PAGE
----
The work is strengthened by the collaboration between the University's School of Clinical Sciences and School of Mathematics together with the Department of Maths at the University of Exeter, and the study illustrates the additional insight to be gained from such collaborative "maths-driven biology".


'/>"/>

Contact: Joanne Fryer
press-office@bristol.ac.uk
44-117-331-7276
University of Bristol
Source:Eurekalert

Related biology news :

1. Persistence or extinction: Through a mathematical lens
2. UC Riverside mathematicians recognized by American Mathematical Society
3. Mathematical butterflies provide insight into how insects fly
4. Springer will publish lecture series with the Mathematical Biosciences Institute
5. A mathematical perspective of seasonal variations in Lyme disease transmission
6. Genzyme/ACMG Foundation Genetics Training Award in Clinical Biochemical Genetics announced
7. Researchers identify biochemical functions for most of the human genome
8. Rice uses light to remotely trigger biochemical reactions
9. Biochemical mapping helps explain who will respond to antidepressants
10. 2 genetic wrongs make a biochemical right
11. Keck award enables Carnegie Mellon and Stanford to dramatically expand crowdsourced RNA design
Post Your Comments:
*Name:
*Comment:
*Email:
(Date:2/1/2016)... 1, 2016  Today, the first day of American ... to develop a first of its kind workplace health ... Watson. In the first application of Watson ... IBM ), and Welltok will create a new offering ... cognitive analytics, delivered on Welltok,s health optimization platform. The ...
(Date:1/28/2016)... (NASDAQ: SYNA ), a leading developer of human interface solutions, ... 2015. --> --> Net ... compared to the comparable quarter last year to $470.5 million. Net ... or $0.93 per diluted share. --> ... fiscal 2016 grew 9 percent over the prior year period to ...
(Date:1/25/2016)...   Unisys Corporation (NYSE: UIS ) today announced ... International Airport, New York City , to help ... to enter the United States using passports ... pilot testing of the system at Dulles last year. The ... during January 2016. --> pilot testing of the ...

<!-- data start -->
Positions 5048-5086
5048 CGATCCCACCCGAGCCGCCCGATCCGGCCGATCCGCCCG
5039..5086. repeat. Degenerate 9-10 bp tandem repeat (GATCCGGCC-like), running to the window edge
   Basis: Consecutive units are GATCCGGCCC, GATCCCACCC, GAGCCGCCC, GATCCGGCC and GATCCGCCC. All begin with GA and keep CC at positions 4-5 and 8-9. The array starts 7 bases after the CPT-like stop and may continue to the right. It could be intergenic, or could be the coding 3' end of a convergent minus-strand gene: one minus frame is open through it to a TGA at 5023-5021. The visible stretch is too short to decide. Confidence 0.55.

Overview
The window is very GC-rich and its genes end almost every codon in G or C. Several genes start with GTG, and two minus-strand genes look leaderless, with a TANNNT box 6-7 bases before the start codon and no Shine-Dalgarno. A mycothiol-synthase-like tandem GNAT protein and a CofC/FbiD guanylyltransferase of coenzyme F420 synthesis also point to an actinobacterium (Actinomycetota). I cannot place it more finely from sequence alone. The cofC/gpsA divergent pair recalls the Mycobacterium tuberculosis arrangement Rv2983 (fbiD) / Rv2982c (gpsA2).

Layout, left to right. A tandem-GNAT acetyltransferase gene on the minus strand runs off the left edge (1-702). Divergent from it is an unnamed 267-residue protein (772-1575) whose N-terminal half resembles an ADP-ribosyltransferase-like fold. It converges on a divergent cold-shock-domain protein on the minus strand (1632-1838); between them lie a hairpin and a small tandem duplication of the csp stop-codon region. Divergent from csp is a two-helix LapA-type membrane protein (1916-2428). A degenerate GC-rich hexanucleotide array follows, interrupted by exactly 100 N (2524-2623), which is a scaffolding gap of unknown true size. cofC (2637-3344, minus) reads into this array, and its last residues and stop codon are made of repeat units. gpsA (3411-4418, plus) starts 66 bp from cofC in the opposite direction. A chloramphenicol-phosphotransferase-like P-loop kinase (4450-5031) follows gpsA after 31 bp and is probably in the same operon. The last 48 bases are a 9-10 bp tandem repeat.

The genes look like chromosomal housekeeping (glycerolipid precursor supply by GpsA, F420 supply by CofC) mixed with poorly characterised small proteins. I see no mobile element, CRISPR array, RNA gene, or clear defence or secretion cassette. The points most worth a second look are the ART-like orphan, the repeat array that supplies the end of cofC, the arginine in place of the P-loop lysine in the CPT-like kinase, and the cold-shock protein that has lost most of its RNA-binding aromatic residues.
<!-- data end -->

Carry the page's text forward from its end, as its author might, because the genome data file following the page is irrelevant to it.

Breaking Biology News(10 mins):
(Date:2/4/2016)... ... February 04, 2016 , ... ... Digital Forensics Club, takes place February 5-6 at the University’s student center, ... and activities such as workshops and competitions for ample networking, learning and ...
(Date:2/4/2016)... JUNCTION, N.J. , Feb. 4, 2016 /PRNewswire/ ... care immunotherapy leader commercializing its flagship CytoSorb® blood ... cardiac surgery patients around the world, announced that ... will present at the Source Capital Group,s 2016 ... and update on the company.  ...
(Date:2/4/2016)... --> --> Q BioMed ... provide the following update on recent corporate developments. ... months we have significantly increased our cash position through several ... result, we have positioned ourselves to execute on the initial ... that development to continue on schedule. --> ...
(Date:2/4/2016)... -- Spherix Incorporated (Nasdaq: SPEX ) -- an intellectual property development ... property, today provided an update on the Company,s cases ... Texas and announcing that those ... Re-examination ("IPR") proceedings that VTech and Uniden filed ... on only certain claims of two of the patents ...
Breaking Biology Technology: